No ordinary women
Like any other human being, I am prone to many weaknesses. On the canvas of public discourse in Pakistan, there are big names.
They are big because they regularly write on big issues like politics, security, terrorism, foreign affairs, diplomacy etc. While doing it, they usually ignore the small things; small things that make such a huge human existence.
Surrounded and tempted by bigger issues, I thought to write about the status of Parliamentary Democracy that has landed PPP from the stature of ZA Bhutto to the “electric powers” of Raja Pervaiz Ashraf but then preferred paying my homage to three real, brave, and dead Pakistani women who struggled hard to make a difference in their capacity. Two of them are known to you all, while one is totally faceless but equally brave.
Let’s begin with the faceless one!
Meet Zarina; resident of a small village in FR Kohat. Her father worked for an international NGO in Peshawar. She was a student of FSc. When in 2009, her cousin from the village asked for her hand. She was super reluctant because her cousin was totally illiterate and a local Taliban commander. Her father refused and the boy’s family threatened to kill the girl’s family. Scared, her father moved all his family to Peshawar; but that did not help. Zarina’s cousin himself visited the family and gave them a final warning. Rattled and helpless, the family did not file a complaint to the police knowing well what would happen. Ah; the state!
Zarina suggested to her father that she would marry the Talib, would live with him in inhospitable conditions so that her father and the rest of the family could remain safe. She insisted and the family gave in. “Consider me dead,” she said and married him.
Her husband ordered that she break away from her family but she couldn’t. One day, he found her talking to her family on the phone and declared to his ‘shura’ that she bore “bad character.” And the all patriarchal shura sentenced her to death. She was killed in late 2010. A friend from FR Kohat shared this story with me recently.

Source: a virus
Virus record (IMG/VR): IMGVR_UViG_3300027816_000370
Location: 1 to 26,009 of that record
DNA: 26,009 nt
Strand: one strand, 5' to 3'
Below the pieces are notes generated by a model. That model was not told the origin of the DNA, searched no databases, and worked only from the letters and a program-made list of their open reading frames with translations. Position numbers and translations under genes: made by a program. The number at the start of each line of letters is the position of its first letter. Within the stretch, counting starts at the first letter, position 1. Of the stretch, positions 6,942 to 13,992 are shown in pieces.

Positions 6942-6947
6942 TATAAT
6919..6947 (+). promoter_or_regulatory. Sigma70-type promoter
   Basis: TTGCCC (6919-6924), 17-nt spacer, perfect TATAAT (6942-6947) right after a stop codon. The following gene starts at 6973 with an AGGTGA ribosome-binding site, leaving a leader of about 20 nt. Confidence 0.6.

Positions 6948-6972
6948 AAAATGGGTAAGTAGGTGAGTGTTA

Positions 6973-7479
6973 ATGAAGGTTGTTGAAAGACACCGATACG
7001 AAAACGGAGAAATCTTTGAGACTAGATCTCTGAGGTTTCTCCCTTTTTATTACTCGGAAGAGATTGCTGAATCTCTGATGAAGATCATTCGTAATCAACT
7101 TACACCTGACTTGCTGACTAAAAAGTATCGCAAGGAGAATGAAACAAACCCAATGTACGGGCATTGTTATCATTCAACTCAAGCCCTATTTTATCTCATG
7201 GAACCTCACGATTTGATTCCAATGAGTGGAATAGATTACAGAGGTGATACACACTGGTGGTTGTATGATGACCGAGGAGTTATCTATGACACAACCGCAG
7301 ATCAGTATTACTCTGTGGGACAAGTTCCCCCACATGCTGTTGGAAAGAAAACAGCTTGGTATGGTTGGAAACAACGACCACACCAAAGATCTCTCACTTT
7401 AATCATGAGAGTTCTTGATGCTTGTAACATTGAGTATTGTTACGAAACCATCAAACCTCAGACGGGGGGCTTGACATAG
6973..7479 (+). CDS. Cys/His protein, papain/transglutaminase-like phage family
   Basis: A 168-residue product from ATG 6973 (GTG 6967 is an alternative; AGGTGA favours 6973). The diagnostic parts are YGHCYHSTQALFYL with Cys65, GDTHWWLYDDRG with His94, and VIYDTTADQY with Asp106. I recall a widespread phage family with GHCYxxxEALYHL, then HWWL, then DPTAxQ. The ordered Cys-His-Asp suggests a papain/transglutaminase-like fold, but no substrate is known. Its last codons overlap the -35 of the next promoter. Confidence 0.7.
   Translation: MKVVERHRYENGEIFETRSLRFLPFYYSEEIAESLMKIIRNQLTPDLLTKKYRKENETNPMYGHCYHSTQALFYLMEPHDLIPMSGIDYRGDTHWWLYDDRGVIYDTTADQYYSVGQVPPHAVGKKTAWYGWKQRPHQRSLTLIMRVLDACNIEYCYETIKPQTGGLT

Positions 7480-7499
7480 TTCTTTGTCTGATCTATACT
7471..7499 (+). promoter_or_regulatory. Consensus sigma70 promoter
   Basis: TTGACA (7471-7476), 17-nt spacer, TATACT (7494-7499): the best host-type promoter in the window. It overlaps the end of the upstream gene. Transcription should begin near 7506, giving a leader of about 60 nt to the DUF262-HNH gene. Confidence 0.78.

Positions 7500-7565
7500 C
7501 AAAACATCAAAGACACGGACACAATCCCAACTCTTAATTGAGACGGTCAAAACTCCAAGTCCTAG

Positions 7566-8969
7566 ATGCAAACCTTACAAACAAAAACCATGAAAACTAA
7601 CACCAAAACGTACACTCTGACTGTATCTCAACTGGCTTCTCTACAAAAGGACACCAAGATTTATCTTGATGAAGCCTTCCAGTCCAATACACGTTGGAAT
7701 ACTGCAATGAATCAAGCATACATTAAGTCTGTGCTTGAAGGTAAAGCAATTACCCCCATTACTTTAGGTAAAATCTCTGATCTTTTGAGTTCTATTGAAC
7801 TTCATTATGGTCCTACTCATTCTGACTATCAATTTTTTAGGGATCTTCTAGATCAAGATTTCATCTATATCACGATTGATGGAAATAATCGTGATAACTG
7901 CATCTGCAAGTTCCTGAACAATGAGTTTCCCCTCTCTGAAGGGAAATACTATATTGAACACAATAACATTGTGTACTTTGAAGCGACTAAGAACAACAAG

Meet Ghazala Javed; the famous Pashto singer. In times of terror, she sang. She sang her heart out and kept the colorful Pashtun culture alive. The beat of dholki, crooning of harmonium, chords of Rubab, and her sweet voice were more popular than and the version of Sharia that the Taliban promulgated in Swat. She started her singing career in 2004 and, because of terror, left Swat and moved to Peshawar in 2009. She married but later found that her husband was already married. He also stopped her from singing. Feeling deceived and restrained, she filed for divorce and was killed on Monday June 18. Six bullets silenced her forever.
The Police suspect her husband while the Pakistani liberals doubt the Taliban. Whosoever her killer is, it is clear that she was killed because of either the religious or the personal ‘honour’ that she seemingly challenged. Nothing would be done and the Peshawar police would busy themselves in more important things like VIP-protocol duties, making commoners’ life miserable.
Meet FauziaWahab. The truth is that I never liked her for her attitude on TV and thought she was merely a crony of her party’s top leadership. She was polemically militant but those who knew her personally knew that she had a very soft, caring and generous heart. Not many know that she lived a struggling life as finding a place on the top in the PPP was never easy. She rose from the scratch. Born 1956, she actively participated in the students’ politics, then entered provincial-level politics and finally became an MNA in 2002 and information secretary of the party in 2009. Politically, she represented her party at many national and international forums and solidly “manned” her position and defended the party during the extremely turbulent times of General Musharraf’s dictatorship from 1999 to 2008.
After her tragic death this month, the PPP’s top leadership issued statements but neither the president nor the (erstwhile) prime minister attended her funeral. Worth-noting is that PM Gilani had gone to Hyderabad to attend the wedding of the law minister’s son in the second week of April. Probably, elite connections are more important than political and ideological ones at that level, particularly when the deceased is purely a middle class political leader!
Zarina, Ghazala, Fauzia: all three of you are no more in this world but I wish to thank you all for being extraordinary human beings. Thank you Zarina for your courage and sacrifice for your family. You did what men of your family couldn’t.
Thank you Ghazala for your music. Your voice will keep warming the hearts of million. Thank you Fauzi for your political struggle. Common Pakistanis will not forget you.
And yes! You were no ordinary women.